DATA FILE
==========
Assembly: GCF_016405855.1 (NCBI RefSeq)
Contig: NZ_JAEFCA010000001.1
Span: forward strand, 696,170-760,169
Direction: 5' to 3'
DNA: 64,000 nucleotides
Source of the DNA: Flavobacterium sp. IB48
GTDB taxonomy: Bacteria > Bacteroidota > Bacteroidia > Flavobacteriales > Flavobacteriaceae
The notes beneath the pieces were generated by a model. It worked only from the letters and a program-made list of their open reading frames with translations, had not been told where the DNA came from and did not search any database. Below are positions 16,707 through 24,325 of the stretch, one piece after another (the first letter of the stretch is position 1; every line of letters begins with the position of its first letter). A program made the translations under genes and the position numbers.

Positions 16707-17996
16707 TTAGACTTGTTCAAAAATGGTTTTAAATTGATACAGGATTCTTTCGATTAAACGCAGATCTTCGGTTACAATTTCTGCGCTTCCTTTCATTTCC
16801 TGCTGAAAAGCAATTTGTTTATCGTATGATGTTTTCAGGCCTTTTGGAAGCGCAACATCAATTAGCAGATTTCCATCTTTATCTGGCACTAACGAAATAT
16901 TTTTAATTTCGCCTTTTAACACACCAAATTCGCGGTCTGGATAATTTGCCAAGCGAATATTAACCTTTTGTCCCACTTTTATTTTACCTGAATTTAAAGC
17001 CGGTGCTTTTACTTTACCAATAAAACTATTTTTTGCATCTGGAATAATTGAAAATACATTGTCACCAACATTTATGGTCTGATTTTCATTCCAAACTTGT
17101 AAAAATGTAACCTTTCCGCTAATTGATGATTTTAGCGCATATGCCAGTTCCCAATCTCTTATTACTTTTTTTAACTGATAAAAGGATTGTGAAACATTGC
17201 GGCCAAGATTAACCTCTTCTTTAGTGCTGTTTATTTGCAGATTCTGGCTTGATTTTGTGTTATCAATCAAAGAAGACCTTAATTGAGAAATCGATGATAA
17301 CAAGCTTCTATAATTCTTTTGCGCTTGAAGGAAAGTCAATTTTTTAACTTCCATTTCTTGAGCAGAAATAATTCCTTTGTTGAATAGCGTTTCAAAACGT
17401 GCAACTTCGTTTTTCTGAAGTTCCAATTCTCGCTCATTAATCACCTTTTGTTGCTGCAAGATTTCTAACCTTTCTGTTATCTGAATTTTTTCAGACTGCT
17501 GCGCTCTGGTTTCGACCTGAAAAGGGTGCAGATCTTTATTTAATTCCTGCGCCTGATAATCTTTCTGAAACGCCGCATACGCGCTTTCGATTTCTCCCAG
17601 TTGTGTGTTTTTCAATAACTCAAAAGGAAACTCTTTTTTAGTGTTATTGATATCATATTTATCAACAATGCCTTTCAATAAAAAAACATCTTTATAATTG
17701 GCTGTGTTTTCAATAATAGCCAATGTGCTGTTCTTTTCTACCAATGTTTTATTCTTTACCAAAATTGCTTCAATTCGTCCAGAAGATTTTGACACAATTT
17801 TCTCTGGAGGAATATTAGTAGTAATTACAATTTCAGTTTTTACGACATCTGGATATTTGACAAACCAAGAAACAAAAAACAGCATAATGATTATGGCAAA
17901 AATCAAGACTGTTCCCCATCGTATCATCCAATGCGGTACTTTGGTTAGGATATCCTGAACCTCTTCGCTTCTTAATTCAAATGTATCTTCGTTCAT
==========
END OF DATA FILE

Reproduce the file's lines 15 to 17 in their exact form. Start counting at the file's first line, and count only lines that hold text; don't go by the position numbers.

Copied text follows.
17201 GGCCAAGATTAACCTCTTCTTTAGTGCTGTTTATTTGCAGATTCTGGCTTGATTTTGTGTTATCAATCAAAGAAGACCTTAATTGAGAAATCGATGATAA
17301 CAAGCTTCTATAATTCTTTTGCGCTTGAAGGAAAGTCAATTTTTTAACTTCCATTTCTTGAGCAGAAATAATTCCTTTGTTGAATAGCGTTTCAAAACGT
17401 GCAACTTCGTTTTTCTGAAGTTCCAATTCTCGCTCATTAATCACCTTTTGTTGCTGCAAGATTTCTAACCTTTCTGTTATCTGAATTTTTTCAGACTGCT